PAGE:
While the number of crimes and the crime rate in Florida dropped in 2011, Lee County saw increases in both areas as compared to the previous year.
The Florida Department of Law Enforcement announced Monday the results of the Annual Uniform Crime Report. Statewide, the total number of crimes decreased from 770,518 in 2010 to 769,480 last year, a 0.1 percent drop.
The 2011 crime rate for Florida was 4,070.2, a 0.8 percent decrease. The population and number of reported crimes are used to calculate the rate.
"Overall, the 2011 Uniform Crime Report is good news," FDLE Commissioner Gerald Bailey said in a prepared statement. "Since FDLE began tracking crime statistics in 1971, citizens are safer today than any time in the last four decades."
In Lee County, however, the overall numbers were not as positive.
According to the report, there were 19,711 crimes reported in 2011 as compared to 18,535 the year before - a 6.3 percent increase. The crime rate for Lee increased 4.3 percent last year, from 3,021.0 to 3,152.2.
Countywide, the number of murders, burglaries and larcenies jumped year over year. There were 38 murders in 2011, compared to 27 the prior year. Burglaries rose by 7.62 percent, and larcenies increased by 9.92 percent.
Forcible rapes, robberies, aggravated assaults and motor vehicle thefts in Lee County dipped in 2011. There were two fewer robberies, while rapes and vehicle thefts saw the biggest change - 21.32 percent and 12.51 percent.
In Florida, violent crimes dropped 3.7 percent, with murders down 0.2 percent, forcible sex offenses dipping 0.1 percent and robberies down 1.8 percent. Aggravated assaults saw the biggest decrease - 5 percent.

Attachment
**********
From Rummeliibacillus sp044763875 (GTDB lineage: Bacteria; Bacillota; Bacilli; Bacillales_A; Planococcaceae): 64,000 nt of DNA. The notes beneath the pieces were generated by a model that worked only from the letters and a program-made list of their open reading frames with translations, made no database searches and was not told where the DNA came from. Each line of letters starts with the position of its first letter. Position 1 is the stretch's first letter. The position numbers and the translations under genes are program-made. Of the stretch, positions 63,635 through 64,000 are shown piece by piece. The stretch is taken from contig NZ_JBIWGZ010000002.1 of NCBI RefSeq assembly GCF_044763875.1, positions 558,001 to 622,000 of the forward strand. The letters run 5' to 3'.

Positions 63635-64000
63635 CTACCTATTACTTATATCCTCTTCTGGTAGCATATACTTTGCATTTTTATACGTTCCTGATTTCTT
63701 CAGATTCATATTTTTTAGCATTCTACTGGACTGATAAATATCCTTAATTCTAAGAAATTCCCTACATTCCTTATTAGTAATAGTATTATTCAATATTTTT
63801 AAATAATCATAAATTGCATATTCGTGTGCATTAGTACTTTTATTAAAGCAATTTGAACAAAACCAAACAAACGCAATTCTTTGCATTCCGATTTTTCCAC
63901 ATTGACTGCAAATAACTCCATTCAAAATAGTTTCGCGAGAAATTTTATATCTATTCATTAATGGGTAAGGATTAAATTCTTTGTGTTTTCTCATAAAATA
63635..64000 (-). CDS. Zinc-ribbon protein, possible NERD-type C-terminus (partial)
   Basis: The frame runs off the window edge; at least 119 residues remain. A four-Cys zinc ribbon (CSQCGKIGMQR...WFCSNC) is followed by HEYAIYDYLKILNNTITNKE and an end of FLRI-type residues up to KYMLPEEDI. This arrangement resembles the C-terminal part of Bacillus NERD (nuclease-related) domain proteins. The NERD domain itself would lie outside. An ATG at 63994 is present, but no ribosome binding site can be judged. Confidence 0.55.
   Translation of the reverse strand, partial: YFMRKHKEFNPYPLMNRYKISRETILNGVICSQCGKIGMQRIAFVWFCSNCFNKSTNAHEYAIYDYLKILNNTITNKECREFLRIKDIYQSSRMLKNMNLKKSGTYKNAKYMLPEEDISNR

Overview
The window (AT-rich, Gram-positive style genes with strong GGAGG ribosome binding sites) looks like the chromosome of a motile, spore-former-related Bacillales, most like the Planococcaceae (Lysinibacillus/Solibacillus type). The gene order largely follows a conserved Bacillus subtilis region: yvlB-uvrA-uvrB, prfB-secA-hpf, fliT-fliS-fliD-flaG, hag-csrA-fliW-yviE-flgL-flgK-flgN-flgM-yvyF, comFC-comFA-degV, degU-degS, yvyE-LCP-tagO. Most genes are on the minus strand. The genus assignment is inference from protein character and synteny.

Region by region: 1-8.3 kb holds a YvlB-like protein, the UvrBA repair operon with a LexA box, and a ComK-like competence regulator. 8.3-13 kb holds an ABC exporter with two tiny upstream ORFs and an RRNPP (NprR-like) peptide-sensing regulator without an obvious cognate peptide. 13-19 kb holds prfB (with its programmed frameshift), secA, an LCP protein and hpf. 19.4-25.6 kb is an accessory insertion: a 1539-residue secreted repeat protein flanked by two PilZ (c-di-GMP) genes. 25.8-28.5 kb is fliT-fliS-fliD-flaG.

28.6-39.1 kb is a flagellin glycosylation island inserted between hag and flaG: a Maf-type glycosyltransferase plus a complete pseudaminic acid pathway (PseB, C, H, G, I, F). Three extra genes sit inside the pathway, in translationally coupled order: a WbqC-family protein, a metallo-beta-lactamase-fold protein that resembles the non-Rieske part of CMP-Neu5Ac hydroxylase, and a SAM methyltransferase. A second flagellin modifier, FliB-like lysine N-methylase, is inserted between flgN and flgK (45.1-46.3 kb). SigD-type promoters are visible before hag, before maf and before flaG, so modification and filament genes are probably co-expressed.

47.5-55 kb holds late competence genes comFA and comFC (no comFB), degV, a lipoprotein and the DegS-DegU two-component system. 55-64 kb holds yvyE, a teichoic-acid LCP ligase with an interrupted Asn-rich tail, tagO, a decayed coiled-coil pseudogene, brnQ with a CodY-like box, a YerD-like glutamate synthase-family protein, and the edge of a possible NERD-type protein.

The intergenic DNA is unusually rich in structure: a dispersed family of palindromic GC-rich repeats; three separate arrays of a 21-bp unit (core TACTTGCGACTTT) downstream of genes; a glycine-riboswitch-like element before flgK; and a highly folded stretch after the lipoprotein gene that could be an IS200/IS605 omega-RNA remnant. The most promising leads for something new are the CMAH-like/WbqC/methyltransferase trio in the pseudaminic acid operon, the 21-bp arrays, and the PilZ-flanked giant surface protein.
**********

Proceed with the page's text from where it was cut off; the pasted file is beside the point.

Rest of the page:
Non-violent crimes, however, jumped statewide by 0.4 percent. Both burglaries and larcenies rose by 0.7 percent, while motor vehicle thefts dropped by 4.4 percent as compared to 2010, according to the report.
"While it is good news that Florida's crime rate is at a 41-year low, we must continue to remember that each crime represented a victim whose rights must be protected," Gov. Rick Scott said in a statement released on Monday.
In January, local law enforcement agencies released their numbers.
The Cape Coral Police Department reported a decline in violent crimes last year, but a higher overall crime rate due to a spike in non-violent crimes and a decrease in the city's population. The rate rose 10.1 percent to 2,717.3.
Within the Cape, violent crimes dropped from 276 in 2010 to 238 last year - a decrease of 13.8 percent. Non-violent crimes rose from 3,787 in 2010 to 4,011 last year - an increase of 5.9 percent, CCPD officials reported.
The largest decreases seen last year were over sex offenses, aggravated batteries and robberies. Sex offenses dipped 34.8 percent to 15, aggravated batteries dropped 13.8 percent to 162 and robberies hit 58 - 9.4 percent.
The largest increases were tied to larcenies and motor vehicle thefts. Last year, larcenies rose 10.6 percent to 2,869, and motor vehicle thefts jumped 5.5 percent to 115. Burglaries, however, dropped by 5.2 percent to 1,027.
Three homicides were reported last year and in 2010.
Violent crimes within unincorporated Lee County dropped 11 percent as compared to 2010, according to Lee County Sheriff's Office officials.
Declines last year included murders by 12 percent, forced sex crimes by 24 percent, robberies by 4 percent and aggravated assaults by 11 percent.
While Cape Coral and unincorporated Lee County experienced a mix of rises and falls among crimes from year to year, the city of Fort Myers reported a drop among sex offenses only in 2011, from 65 to 62 - a 4.6 percent dip.
The Fort Myers Police Department reported in a statement at the time that overall crime rose 11.5 percent last year - an increase of 391 crimes.
"We have every available resource working to continue the downward trend - the 50 percent decrease - we've seen over the past decade," Police Chief Doug Baker stated. "Burglaries and thefts had the highest increases."
Last year, robberies rose 11.8 percent to 170 and assaults increased 9.3 percent to 518. Murders jumped 185.7 percent, from seven in 2010 to 20.
According to the FMPD's statistics, burglaries increased 6.2 percent to 667, thefts jumped 14.7 percent to 2,153 and auto thefts rose 2.1 percent.
In 2011, 952,932 people were arrested in Florida and 87,031 juveniles. As for the adults, about 76 percent were men and 24 percent were women.